Delayed referral of patients with diabetic foot ulcers across Europe : Patterns between primary care and specialised units
Objective: Diabetic foot ulceration (DFU) has the potential to deteriorate rapidly without prompt assessment and treatment. The aim of this study was to assess the referral patterns for DFU, from primary care to specialised diabetes foot care units. Method: A two-part, quantitative, online questionnaire was administered to GPs across four countries in Europe: France, the UK, Germany and Spain. The first part entailed a survey of GPs' perceptions of referrals for DFU. The second part of the questionnaire collected data on recently managed DFU cases. Results: There were 600 questionnaires collected in the first part of the study (150 per country), and 1188 patient cases of DFU management were included in the second part. Up to 95% of patients had type 2 diabetes. Patients' complaints led to diagnosis, on average, 60% of the time, and the diagnosis was an incidental finding during a consultation 1328% of the time. On average, only 40% of GPs completely agreed that they have clearly identified DFU clinical practitioners working in a hospital facility. In 5566% of cases, the duration of DFU was unknown or DFU diagnosis was delayed more than three weeks from the onset of the wound. On average, 48% of patients were referred after an unknown duration or more than one month from the onset of DFU. Conclusion: Despite differences in health-care structures across Europe, delays in referral to specialist foot care teams seems to be a common theme. There is an ongoing need to educate GPs, nurses and patients to be more aware of the risk of DFU, and the need for prompt referral to specialist diabetic foot teams.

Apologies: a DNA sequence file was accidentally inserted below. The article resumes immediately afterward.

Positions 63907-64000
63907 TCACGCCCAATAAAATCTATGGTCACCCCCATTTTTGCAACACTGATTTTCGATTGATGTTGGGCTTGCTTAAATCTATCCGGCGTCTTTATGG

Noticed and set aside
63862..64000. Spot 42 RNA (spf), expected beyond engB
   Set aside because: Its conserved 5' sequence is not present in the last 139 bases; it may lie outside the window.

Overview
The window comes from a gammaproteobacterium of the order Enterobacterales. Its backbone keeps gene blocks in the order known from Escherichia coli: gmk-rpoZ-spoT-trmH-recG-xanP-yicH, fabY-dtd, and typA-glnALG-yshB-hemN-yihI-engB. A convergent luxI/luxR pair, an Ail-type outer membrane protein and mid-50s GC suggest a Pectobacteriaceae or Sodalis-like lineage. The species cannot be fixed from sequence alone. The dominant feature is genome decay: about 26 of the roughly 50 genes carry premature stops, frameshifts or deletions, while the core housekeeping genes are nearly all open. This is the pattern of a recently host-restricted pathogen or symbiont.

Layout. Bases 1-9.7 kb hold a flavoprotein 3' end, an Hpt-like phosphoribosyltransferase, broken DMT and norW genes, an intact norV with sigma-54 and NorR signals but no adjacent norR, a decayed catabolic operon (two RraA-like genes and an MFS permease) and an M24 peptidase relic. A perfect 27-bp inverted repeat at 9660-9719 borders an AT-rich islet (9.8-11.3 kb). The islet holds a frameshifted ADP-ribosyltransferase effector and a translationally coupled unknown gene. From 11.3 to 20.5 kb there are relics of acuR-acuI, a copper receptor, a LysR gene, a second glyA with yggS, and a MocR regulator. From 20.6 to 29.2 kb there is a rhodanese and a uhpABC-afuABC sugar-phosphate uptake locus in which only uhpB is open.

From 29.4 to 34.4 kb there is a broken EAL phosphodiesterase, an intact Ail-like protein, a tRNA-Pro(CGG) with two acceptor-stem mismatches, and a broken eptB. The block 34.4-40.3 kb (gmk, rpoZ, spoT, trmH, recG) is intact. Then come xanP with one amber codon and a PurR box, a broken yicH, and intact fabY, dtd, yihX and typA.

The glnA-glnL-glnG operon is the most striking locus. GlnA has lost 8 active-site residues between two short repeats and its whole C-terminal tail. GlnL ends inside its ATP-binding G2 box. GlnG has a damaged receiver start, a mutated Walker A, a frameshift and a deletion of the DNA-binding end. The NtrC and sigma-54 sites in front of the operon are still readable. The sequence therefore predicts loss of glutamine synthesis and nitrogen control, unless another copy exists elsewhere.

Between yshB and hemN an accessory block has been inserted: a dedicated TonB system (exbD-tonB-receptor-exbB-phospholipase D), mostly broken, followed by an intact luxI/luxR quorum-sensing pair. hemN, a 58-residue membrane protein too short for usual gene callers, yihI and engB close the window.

- Endocrinology and Diabetes
- diabetic foot
- primary care
- ISSN: 0969-0700